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Discussion Starter #1
just wondering how many folks like me are brand new riders, it took me 2 months to get into school, couldn't believe how many people have signed up for classes. Motorcycle dealers are jumping up and down 馃槅
 

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2010 Vulcan 900 custom se
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Just got my license 3 weeks ago. Took me 2 months wait for the class. Now been trying to ride every weekend I can
 

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2010 Vulcan 900 custom se
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Thank you, bought it 2 months ago. That was my motivation for passing and going through with the class
 

Super Moderator "Loose Nut"
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The class is worth the wait. Not all classes are equal but the basic things you learn how to correctly handle a bike in low speed situations is priceless. Go in with an open mind and be a sponge ready to soak up the knowledge. After the class practice the techniques learned till they become second nature before you face the crazy cages on the road.
 

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Discussion Starter #6
The class is worth the wait. Not all classes are equal but the basic things you learn how to correctly handle a bike in low speed situations is priceless. Go in with an open mind and be a sponge ready to soak up the knowledge. After the class practice the techniques learned till they become second nature before you face the crazy cages on the road.
Absolutely right I learned a lot for a beginner
 

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Ok, I'm not a newbie, but I completely support the Motorcycle courses. My son got his license in 2018 and took the NYS Motorcycle Safety Course. I've been riding 38-39 years and he taught me a few things I didn't know (having never taken the course myself). More to the point, one week after passing the course, and with a total of maybe 12 hours riding time (his lifetime total), we road from Manchester NY, to Baltimore MD to visit his sister. That's 600 miles of mixed highway, country and city roads. 8 hours in and 8 hours back. He did a beautiful job with no serious issues. No way I could have taught him that well, that quickly. Stay Safe! Enjoy the Ride and welcome to the family!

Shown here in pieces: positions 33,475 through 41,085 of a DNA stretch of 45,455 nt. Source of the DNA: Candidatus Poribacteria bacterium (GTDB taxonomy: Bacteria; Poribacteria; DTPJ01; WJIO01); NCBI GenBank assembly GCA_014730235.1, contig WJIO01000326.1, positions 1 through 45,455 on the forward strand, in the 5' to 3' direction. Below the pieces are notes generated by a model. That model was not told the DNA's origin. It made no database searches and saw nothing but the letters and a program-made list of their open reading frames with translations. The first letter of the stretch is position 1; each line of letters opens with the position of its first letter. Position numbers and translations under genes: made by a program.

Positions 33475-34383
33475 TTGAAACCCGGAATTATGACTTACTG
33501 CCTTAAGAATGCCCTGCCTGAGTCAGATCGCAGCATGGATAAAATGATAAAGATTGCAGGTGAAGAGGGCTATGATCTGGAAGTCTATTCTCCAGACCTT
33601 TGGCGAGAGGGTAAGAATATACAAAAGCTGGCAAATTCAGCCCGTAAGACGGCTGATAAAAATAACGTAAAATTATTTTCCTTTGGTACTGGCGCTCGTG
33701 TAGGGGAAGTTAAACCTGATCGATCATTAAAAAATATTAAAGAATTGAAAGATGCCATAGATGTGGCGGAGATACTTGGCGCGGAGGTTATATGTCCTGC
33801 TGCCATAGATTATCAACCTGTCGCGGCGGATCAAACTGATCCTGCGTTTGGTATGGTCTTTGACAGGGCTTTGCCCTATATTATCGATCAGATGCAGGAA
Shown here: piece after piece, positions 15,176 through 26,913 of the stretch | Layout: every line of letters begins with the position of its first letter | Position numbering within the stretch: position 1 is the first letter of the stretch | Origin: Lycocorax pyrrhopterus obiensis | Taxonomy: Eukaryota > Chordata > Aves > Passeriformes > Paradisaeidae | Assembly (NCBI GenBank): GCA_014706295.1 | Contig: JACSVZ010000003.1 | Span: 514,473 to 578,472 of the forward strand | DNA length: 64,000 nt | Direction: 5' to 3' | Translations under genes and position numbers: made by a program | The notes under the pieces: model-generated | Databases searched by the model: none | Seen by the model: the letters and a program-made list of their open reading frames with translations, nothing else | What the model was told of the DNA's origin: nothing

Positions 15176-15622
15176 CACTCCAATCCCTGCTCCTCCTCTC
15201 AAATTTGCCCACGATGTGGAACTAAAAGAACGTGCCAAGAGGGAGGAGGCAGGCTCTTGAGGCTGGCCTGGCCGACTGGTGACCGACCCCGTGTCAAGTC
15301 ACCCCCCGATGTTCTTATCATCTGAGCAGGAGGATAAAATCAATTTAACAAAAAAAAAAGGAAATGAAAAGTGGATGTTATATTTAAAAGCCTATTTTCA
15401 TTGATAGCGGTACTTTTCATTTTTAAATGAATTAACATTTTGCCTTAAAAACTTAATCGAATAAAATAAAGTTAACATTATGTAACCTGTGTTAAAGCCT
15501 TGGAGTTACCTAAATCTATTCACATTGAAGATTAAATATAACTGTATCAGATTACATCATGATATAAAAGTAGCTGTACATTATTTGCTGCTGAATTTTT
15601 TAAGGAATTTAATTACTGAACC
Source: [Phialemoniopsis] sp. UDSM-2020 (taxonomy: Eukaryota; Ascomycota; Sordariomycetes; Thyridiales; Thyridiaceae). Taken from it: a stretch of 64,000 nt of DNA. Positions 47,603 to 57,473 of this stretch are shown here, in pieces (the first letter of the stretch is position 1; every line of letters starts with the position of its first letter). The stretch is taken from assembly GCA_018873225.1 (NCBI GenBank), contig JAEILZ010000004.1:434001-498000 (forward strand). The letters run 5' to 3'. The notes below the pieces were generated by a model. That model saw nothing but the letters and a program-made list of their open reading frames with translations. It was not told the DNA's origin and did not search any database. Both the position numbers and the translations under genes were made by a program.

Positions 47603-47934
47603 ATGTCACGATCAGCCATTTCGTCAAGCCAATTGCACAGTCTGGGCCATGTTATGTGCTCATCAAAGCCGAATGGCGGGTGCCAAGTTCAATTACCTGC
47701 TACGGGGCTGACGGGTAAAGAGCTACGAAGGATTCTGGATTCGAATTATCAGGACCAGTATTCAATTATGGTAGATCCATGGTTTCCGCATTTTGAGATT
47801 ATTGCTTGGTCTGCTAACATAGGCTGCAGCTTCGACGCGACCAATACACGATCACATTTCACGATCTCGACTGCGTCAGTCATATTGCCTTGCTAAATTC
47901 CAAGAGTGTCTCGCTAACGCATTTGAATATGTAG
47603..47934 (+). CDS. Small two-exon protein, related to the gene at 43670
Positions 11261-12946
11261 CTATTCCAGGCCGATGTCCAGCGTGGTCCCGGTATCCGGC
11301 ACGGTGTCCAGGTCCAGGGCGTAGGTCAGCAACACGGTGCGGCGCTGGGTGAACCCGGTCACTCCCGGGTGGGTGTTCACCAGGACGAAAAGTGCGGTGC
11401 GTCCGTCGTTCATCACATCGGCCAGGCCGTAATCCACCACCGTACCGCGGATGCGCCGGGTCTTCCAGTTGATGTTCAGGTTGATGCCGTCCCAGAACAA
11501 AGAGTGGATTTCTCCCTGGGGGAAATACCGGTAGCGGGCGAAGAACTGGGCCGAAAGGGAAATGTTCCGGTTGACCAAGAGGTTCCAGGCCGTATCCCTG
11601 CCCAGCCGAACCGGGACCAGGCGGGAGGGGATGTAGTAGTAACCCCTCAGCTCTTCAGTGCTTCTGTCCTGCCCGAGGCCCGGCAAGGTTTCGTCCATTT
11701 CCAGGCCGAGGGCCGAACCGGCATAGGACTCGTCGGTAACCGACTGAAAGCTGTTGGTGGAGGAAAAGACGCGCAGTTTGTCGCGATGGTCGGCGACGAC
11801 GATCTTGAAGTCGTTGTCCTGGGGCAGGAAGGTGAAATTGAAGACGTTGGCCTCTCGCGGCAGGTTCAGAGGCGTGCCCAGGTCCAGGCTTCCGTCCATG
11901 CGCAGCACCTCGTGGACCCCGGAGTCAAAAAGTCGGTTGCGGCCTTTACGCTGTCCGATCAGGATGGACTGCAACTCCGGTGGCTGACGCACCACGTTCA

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After taking the class remember to practice. Riding isn't practice, find an empty lot and practice the skills that you have learned. I have ridden all my life and I still try to get in a few hours of low speed maneuvers every week. There's something really gratifying about pulling into a parking lot and doing a u turn into a parking spot and stopping right where you want to be without having to put a foot down or back up 鈽
 

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2011 Kawasaki Voyager 1700 Abs
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Last Saturday, I attended an advanced Motorcycle Riding course with the Los Angeles Police Department, half of the course is slow speed maneuvering, panic braking and collision avoidance. Motorcycle Police Officers practice slow speed maneuvering every morning before they go out to the streets on their bikes.

I'll second @MisterG comments above. Total control of a bike is slow speed maneuvering, not going 40 MPH. I'm still practicing slow speed (10 MPH ) maneuvering in empty parking lots, cones weave and U turns in an 18 ft radius, 18ft is all you have out on the street to make a u-turn if you need to.

You'll be surprised what slow speed maneuvering allows you to do. My 2011 Voyager is an 895 lbs bike and I'm able to make a u-turn in an 18 ft radius without putting my foot down. It is not the speed, it's the technique.
 
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